Compiled using homelessness data from the 2016 census, as well as Specialist Homeless Services (SHS) data collected by the Australian Institute of Health and Welfare, Without a Home presents the facts on homelessness, pointing out key changes over time with a focus on the groups most affected.

Fact Check worked in conjunction with experts from RMIT University’s Social and Global Studies to ensure the interactive represented the data accurately.

Fact Check has drawn on Without a Home to analyse Mr Howarth’s claims.

Does homelessness only affect 0.5% of the population?

According to the census, which put the total population at 23.4 million, 116,400 people were homeless in 2016.

That means Mr Howarth’s claim that “about half a per cent of the population don’t have a permanent roof over their head” is correct.

In other words, one in 200 Australians are experiencing homelessness.

According to the data, those in severely overcrowded dwellings made up the largest proportion of people without a home, at 44%.

Of the remainder, the proportion of people living in supported accommodation was 18%, temporary accommodation with other households (15%), boarding houses (15%), rough sleeping (7%) and other temporary lodgings (1%).

Almost a third (32%) of Australia’s homeless population lived in New South Wales.

Other states and territories accounted for 21% (Victoria), 19% (Queensland), 12% (the Northern Territory), 8% (Western Australia), 5% (South Australia) and 1% (both the ACT and Tasmania).

Does the increase in people experiencing homelessness simply reflect population growth?

The latest figures show an increase of 14% in the number of homeless people since the previous census in 2011.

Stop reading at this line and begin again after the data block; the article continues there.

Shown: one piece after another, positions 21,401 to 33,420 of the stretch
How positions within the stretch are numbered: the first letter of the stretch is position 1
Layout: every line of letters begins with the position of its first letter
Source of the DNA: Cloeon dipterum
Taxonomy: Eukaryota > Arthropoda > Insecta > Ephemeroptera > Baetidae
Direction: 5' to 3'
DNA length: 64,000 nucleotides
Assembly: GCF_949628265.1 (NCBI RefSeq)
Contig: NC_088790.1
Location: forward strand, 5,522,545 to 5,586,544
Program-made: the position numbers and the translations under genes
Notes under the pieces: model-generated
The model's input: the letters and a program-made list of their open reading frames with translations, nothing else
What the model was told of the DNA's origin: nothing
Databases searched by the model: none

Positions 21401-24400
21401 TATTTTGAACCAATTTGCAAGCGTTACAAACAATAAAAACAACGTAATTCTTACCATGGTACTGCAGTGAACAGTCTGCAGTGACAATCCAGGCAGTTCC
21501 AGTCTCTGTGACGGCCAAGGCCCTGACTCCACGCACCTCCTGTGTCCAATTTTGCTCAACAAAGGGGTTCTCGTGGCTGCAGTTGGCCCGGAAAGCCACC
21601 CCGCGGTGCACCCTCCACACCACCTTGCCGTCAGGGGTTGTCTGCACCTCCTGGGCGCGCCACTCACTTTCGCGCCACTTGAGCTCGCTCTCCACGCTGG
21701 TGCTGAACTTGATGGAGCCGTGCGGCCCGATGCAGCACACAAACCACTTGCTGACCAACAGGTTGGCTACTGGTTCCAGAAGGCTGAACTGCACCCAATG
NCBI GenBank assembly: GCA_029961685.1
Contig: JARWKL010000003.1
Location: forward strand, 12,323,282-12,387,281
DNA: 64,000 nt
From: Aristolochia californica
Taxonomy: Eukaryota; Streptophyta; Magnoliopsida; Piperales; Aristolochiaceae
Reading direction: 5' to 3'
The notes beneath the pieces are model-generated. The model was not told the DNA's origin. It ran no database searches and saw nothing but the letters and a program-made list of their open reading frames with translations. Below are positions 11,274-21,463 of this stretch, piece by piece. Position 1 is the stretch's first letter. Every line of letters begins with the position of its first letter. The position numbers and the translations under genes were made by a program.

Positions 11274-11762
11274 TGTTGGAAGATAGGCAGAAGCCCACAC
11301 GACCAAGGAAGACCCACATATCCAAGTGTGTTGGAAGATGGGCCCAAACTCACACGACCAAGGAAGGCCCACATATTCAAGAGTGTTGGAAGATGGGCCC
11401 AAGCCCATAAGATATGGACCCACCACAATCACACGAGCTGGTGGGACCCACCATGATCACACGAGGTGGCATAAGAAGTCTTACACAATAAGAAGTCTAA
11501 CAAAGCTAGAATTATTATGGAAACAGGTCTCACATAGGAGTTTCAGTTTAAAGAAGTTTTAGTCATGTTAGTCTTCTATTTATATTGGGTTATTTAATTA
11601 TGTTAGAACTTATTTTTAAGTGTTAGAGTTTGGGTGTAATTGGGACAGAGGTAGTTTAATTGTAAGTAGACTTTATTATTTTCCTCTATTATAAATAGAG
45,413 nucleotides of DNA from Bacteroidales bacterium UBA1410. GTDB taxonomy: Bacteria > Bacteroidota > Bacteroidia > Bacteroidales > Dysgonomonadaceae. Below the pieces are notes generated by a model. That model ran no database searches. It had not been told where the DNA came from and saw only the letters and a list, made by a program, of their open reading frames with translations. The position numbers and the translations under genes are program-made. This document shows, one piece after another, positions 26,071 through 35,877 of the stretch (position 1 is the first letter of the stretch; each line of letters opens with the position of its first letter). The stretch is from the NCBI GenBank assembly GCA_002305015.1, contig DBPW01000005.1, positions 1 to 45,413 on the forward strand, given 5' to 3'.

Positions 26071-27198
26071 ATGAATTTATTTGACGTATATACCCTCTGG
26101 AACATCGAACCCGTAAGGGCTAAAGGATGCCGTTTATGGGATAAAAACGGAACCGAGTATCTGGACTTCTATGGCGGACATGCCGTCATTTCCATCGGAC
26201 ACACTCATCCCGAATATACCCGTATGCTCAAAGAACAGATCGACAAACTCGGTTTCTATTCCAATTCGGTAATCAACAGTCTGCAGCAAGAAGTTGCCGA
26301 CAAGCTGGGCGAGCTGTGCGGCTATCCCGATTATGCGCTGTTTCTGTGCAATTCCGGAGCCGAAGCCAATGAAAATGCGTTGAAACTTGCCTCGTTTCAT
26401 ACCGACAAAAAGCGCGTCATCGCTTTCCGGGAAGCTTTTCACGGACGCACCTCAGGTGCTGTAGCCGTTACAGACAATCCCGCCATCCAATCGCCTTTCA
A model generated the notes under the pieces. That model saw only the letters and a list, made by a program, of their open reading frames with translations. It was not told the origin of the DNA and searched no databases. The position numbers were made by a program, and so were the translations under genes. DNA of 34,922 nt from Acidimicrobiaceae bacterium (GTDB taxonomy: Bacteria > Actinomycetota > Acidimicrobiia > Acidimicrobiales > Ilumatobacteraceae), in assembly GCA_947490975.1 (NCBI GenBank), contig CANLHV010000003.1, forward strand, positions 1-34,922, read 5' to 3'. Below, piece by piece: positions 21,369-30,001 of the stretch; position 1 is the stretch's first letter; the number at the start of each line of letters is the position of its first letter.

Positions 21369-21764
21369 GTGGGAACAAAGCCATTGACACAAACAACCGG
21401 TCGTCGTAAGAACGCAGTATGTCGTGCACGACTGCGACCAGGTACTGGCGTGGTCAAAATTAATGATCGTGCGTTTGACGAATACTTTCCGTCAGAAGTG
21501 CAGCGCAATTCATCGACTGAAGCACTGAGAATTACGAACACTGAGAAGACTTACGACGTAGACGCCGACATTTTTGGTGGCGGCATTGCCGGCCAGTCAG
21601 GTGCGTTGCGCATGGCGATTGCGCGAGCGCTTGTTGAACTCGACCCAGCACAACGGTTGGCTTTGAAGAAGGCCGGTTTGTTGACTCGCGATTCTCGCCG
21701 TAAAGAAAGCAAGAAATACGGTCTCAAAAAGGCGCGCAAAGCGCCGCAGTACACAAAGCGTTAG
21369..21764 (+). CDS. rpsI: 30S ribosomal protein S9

But the increase cannot be pinned on population growth alone.

Over the same period, the population increased by 8.8% — not 20%, as claimed by Mr Howarth — from 21.5 million people in 2011 to 23.4 million in 2016.

The homelessness rate — that is, the number of people experiencing homelessness per 10,000 Australians — has also risen over the same period.

In 2011, 47.6 people per 10,000 Australians were experiencing homelessness. This rose to 49.8 in 2016, representing an increase in the homelessness rate of 4.6%.

So, Mr Howarth’s claim that the growth in homelessness is “not ahead of population growth” is incorrect.

Has rough sleeping decreased?

According to census data, there were 8,946 rough sleepers in Australia in 2001 — that is, people living in impoverished dwellings or tents, or who were sleeping out.

By 2016, that number had declined to 8,200. This is the 15-year period to which Mr Howarth referred.

However, the figures disguise a sharp rebound in the number of rough sleepers over the most recent five-year period.

The 2011 census put the number of rough sleepers at 6,810 (a rate of 3.2 people per 10,000 of population).

By 2016, the figure had risen by 20% to 8,200 (a rate of 3.5 per 10,000).

Principal researcher: Ellen McCutchan

[email protected]


© RMIT University 2019